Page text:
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|U.S. Classification||366/331, 277/541, 277/534, 277/527|
|International Classification||B29B7/48, B29C47/08, B01F15/00|
|Cooperative Classification||B01F2015/00084, B29C47/0808, B29B7/488|
|European Classification||B29B7/48K, B29C47/08F|
|Nov 27, 2000||AS||Assignment|
Owner name: TECH, PROCESS & ENGINEERING, INC., PENNSYLVANIA
Free format text: ASSIGNMENT OF ASSIGNORS INTEREST;ASSIGNORS:SCHAFER, HAROLD L.;ZIEGENFUS, KELLY A.;WOODRING, DONALD E.;REEL/FRAME:011338/0947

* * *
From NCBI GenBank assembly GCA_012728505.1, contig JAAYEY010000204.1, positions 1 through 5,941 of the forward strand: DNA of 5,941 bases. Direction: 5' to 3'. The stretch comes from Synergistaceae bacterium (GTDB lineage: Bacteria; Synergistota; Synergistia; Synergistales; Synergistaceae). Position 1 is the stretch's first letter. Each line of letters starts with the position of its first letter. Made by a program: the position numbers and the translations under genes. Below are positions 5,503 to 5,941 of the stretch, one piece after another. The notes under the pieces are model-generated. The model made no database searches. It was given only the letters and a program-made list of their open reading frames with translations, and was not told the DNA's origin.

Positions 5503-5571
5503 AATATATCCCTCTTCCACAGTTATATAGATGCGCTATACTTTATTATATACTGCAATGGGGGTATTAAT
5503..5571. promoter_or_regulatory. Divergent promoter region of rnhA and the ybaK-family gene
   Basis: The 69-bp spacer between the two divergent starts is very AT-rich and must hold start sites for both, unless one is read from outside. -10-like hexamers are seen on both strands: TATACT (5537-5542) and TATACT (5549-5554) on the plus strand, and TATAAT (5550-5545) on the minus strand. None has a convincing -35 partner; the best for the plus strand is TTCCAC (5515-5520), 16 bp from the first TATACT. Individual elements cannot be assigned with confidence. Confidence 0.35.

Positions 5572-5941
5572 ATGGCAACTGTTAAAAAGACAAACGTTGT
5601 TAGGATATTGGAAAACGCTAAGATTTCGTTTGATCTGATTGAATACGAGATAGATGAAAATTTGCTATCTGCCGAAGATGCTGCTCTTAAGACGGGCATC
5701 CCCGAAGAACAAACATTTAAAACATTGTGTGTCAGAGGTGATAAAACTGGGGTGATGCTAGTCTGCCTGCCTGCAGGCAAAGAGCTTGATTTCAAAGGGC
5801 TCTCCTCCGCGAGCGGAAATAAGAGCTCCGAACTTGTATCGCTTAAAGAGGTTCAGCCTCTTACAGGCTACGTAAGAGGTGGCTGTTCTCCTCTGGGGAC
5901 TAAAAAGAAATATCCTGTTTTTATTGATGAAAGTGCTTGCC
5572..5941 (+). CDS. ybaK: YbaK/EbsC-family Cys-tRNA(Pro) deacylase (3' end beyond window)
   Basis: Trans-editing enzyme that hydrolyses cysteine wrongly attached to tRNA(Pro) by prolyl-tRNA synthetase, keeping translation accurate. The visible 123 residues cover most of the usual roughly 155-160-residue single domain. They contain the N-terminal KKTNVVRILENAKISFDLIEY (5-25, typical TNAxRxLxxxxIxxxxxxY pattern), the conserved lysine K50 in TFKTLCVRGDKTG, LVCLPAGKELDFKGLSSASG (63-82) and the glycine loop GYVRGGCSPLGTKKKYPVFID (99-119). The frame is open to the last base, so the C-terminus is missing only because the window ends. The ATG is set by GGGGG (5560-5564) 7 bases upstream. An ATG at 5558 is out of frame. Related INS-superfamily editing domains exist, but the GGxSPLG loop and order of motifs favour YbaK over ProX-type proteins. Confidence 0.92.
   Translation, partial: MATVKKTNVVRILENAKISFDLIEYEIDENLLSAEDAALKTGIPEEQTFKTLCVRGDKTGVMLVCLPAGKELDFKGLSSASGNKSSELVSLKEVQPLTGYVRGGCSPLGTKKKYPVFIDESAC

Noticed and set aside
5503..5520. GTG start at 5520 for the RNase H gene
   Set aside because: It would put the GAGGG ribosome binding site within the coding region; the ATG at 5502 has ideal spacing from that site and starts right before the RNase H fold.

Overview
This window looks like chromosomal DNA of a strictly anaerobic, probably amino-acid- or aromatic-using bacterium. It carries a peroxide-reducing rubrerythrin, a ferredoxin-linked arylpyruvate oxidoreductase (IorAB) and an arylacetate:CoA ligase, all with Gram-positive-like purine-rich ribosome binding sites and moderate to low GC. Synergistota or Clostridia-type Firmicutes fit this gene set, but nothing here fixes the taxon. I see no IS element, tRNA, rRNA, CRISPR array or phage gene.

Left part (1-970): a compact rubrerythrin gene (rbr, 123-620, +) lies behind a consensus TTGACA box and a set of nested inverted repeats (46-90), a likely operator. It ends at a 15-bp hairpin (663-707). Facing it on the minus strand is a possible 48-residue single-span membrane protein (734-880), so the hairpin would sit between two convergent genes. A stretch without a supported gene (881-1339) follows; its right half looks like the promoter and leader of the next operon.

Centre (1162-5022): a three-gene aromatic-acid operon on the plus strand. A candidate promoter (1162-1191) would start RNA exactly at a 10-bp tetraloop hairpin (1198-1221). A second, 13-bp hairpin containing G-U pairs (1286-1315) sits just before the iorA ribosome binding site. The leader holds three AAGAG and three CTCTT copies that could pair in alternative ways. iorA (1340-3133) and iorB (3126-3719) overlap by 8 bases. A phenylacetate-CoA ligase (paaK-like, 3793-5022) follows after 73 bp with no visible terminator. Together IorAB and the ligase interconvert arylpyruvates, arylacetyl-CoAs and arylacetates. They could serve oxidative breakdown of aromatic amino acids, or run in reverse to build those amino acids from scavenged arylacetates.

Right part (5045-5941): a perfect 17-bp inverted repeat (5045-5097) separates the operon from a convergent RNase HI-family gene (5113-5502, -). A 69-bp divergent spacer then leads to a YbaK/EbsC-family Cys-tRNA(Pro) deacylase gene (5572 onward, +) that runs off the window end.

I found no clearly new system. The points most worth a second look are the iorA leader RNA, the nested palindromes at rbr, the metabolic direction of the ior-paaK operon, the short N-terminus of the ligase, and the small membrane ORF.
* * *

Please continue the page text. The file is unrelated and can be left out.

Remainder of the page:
Effective date: 20001107
|Dec 7, 2005||REMI||Maintenance fee reminder mailed|
|Jan 17, 2006||SULP||Surcharge for late payment|
|Jan 17, 2006||FPAY||Fee payment|
Year of fee payment: 4
|Dec 28, 2009||REMI||Maintenance fee reminder mailed|
|May 21, 2010||LAPS||Lapse for failure to pay maintenance fees|
|Jul 13, 2010||FP||Expired due to failure to pay maintenance fee|
Effective date: 20100521